To The Daily Sun,
I am writing as the head of circulation of the Meredith Public Library and do not speak for the library, other staff members, or the Board of Trustees. As well as working at the library, I am a resident of the town. I am obviously writing from a biased perspective, and for the record I will state that bias.
I believe the town of Meredith needs and deserves a new library. The staff are not able to deliver the services and level of service that we would wish and that this great community deserves, because of the space we are in. I also feel a great deal of anxiety because of the safety and access issues present in the current structure.
None of this is to detract from the great history of this building, nor is it to imply that the use of this structure for some other purpose is unfeasible, but it is my belief that it no longer meets the community's needs as a library. Opinions on this matter will differ, and it is my hope that the community will have an informed debate on how best to meet the needs of the community. It is the goal of this letter to provide some information for that debate and also to address some misconceptions.
A recurring topic being raised with regards to the Board of Trustees' consideration of a new site is that the town of Meredith has three libraries, the public library, the elementary school library and the high school library. This is true. It is also true that the Meredith Public Library can and does collaborate with the schools, and we will continue to try and find new ways to do so moving forward. This being said, the differences between school and public libraries in both usage and function are significant.
The central role of the school library is to support the school's curriculum. While promoting recreational reading and online browsing, these are used to support student success. A public library provides access to all for personal growth and recreation. It creates a community space, offers unfiltered access to information, and provides information professionals to help guide and inform. While many values are shared between these institutions, differences in missions and resources are significant.
There is also a legal component to school library usage that is in direct conflict with public library usage. A school is in loco parentis. The school becomes the parent while children are at school. It is a safe haven. Access to schools is restricted. Public libraries are not restricted. The public librarian is not under the obligation of in loco parentis. Parents are responsible for children's behavior at all times in a public library. We do not screen who enters the public library. Anyone, regardless of their legal record, is allowed to use the library with no restriction. A school's need to keep students safe supersedes individual's privacy, while in a public library privacy is paramount.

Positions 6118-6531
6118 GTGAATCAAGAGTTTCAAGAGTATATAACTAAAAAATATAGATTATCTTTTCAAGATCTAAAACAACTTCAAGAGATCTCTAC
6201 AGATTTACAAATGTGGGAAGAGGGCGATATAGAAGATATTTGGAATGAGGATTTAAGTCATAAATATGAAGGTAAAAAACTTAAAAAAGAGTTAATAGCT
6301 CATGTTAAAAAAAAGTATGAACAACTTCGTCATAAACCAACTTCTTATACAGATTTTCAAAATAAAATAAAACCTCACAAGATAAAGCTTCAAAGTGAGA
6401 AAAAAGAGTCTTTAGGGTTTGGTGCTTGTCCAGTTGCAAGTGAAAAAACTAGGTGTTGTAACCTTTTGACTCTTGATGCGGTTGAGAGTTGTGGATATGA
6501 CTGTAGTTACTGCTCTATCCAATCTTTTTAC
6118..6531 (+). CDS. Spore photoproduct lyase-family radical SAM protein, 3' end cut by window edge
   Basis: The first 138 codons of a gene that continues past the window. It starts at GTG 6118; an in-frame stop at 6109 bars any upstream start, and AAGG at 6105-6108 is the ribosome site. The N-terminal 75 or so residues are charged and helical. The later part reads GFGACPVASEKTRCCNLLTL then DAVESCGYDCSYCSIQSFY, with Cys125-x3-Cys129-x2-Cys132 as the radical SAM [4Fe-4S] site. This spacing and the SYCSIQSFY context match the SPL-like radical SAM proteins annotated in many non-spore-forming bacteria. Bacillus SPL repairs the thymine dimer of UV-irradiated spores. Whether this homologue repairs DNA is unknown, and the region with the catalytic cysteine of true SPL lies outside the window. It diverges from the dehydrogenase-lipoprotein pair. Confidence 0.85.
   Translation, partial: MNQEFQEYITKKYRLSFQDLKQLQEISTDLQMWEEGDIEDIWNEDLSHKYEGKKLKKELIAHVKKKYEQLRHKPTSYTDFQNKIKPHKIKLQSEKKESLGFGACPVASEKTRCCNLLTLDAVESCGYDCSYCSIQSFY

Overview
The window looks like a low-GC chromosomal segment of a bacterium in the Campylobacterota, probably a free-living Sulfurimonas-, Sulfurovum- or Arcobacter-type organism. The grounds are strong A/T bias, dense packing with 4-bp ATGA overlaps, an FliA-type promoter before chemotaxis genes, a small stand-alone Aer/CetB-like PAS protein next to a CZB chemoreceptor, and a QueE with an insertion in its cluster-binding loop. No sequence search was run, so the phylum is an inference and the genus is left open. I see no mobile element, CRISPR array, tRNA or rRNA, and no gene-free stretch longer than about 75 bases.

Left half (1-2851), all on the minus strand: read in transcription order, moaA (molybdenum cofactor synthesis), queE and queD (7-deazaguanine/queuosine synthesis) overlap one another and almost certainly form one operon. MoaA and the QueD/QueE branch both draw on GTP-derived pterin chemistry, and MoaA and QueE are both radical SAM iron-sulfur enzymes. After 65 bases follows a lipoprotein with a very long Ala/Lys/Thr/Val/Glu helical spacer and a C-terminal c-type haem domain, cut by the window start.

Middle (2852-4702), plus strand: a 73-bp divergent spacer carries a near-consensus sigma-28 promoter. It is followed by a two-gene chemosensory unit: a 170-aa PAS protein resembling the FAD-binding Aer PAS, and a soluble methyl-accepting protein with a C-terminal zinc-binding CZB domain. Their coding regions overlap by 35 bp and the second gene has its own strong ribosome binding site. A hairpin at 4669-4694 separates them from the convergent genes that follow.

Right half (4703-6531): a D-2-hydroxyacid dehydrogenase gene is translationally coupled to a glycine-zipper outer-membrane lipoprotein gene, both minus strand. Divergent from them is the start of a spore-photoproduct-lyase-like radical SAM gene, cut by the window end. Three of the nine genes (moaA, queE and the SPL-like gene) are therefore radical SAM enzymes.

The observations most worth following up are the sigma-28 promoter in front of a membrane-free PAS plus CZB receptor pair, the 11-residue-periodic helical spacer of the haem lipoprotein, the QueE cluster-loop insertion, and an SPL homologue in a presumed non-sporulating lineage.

Another key difference is access. One of the most popular events at the library is story-time whose main audience is children five years and under. As most of these children are not yet old enough to be in elementary school there access to the schools' libraries is extremely limited. Also, school librarians do not have the training and experience to cater to this younger audience. Home-school students are also more likely to use the public library than school libraries for both educational and social growth.
Time of access is also a major difference. Accessing school libraries outside of school hours and specifically during the summer is often impossible. Should the schools be paying additional staff to maintain the library and to keep the school building open for these hours, or is the public library both the more economic and appropriate resource?
A final element to consider here (though I am sure there are many other issues that could be addressed) is how families access the library. Many patrons will simultaneously check out adult and children's material and teens may have interest in both young adult and adult materials. A school library will not have access to the same materials, because they have different needs and responsibilities. In a new library it would be possible to have adult and youth programs at the same time, so parents and guardians could attend events geared toward them while their children were still in view and had activities of their own.
The public library by its very name is open to all and we should focus our resources on helping all of the diverse users who visit. This means creating a collection that includes great books for children of all ages and adults. It means large print books and audiobooks for different avenues of access. It also means having computers and DVDs available for different interests. A 21st century library needs to have both quiet and loud spaces and have programs that interest different audiences: from genealogy to LEGO building. The library has struggled for a number of years to provide these services to all within our existing structure, particularly with regards to access. It is my hope that a new structure will be able to better meet these challenges, and provide the greatest possible services to all.
Head of Circulation
Meredith Public Library
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